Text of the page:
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im on kinda the same page being that my 3 guns are 9mm high point rifle,ruger10/22 rifle, 12 gauge mossberg.....i always have more .22 cuz they are cheaper, shotgun is my weapon of choice so i need to find a way to carry more of those bulky F'rs

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BOB and ammo is a tuff call. Ammo is HEAVY (no surprise to ya'll but...). Can't huff it well w/ gear and a bunch of ammo. I like a .45 or a 9 and a short shotgun. I would prefer to have more usefull tools, gear, and food in my BOB. Yes I like my 10/22, and .308, and AR and, and, and... but the last thing I want to walk around with is a bunch of lead.

 

"I don't know but I've been told it's hard to run with the weight of gold. I like to heard another man said, "It's just as hard with he weight of lead" "

 

Now if your BOV'n it then yeah, as much as you can carry...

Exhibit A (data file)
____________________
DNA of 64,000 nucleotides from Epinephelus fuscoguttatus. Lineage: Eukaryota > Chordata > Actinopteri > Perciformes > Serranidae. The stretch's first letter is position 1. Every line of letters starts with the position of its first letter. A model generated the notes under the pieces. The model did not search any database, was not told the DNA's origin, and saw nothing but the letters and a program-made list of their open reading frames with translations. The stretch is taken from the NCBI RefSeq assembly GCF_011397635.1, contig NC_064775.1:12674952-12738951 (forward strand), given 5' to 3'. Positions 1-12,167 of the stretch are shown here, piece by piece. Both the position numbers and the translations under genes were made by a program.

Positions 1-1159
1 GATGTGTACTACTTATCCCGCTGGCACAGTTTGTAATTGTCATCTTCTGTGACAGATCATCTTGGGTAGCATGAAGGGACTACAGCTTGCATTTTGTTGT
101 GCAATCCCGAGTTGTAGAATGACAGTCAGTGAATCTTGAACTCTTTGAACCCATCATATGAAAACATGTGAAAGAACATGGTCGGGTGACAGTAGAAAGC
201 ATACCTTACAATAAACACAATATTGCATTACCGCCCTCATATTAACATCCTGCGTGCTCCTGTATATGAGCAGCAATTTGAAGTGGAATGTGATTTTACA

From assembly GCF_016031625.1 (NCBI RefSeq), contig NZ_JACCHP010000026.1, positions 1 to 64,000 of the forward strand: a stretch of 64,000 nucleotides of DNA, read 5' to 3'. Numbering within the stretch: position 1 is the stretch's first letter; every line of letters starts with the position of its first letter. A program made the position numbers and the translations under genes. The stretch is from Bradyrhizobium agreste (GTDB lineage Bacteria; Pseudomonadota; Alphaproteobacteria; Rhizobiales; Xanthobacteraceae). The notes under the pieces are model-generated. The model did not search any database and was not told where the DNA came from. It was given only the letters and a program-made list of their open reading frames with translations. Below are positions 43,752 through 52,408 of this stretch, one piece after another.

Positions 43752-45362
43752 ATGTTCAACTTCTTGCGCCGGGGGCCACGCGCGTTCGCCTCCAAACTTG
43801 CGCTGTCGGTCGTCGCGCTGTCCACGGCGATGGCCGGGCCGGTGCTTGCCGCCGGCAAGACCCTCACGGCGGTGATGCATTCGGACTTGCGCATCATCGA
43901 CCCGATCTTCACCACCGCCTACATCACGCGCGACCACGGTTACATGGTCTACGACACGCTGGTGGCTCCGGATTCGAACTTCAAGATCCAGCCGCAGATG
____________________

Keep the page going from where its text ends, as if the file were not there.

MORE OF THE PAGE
Edited by Floyd

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BOB taking a 45 with 6 clips and 100 rounds in the bag, ruger mod 10/22 with 10, 10round clips and 1000 rounds in bag, looking for a good 12 gauge shotgun or a Springfield m6. Just sold the last ar 15 I had after doing a lot of thinking about it. I figure I would be doing a lot more hunting for food than being ion a fire fight. I have seen deer killed with a 22 before, you just have to hit behind the ear, I figured more on the squirrels and rabbits and I wanted to be able to hide what ever I'm carrying in the bag.

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good posts all,- ruger mini14, .223 w/3 20rnd mag and a pocket .380 w/2mags, but then i,m lookin at just gettin home to my truck..how many have put all their gear on and actually hiked several miles with it? weight becomes a big concern methinks, esp in rough terrain.

Edited by rayz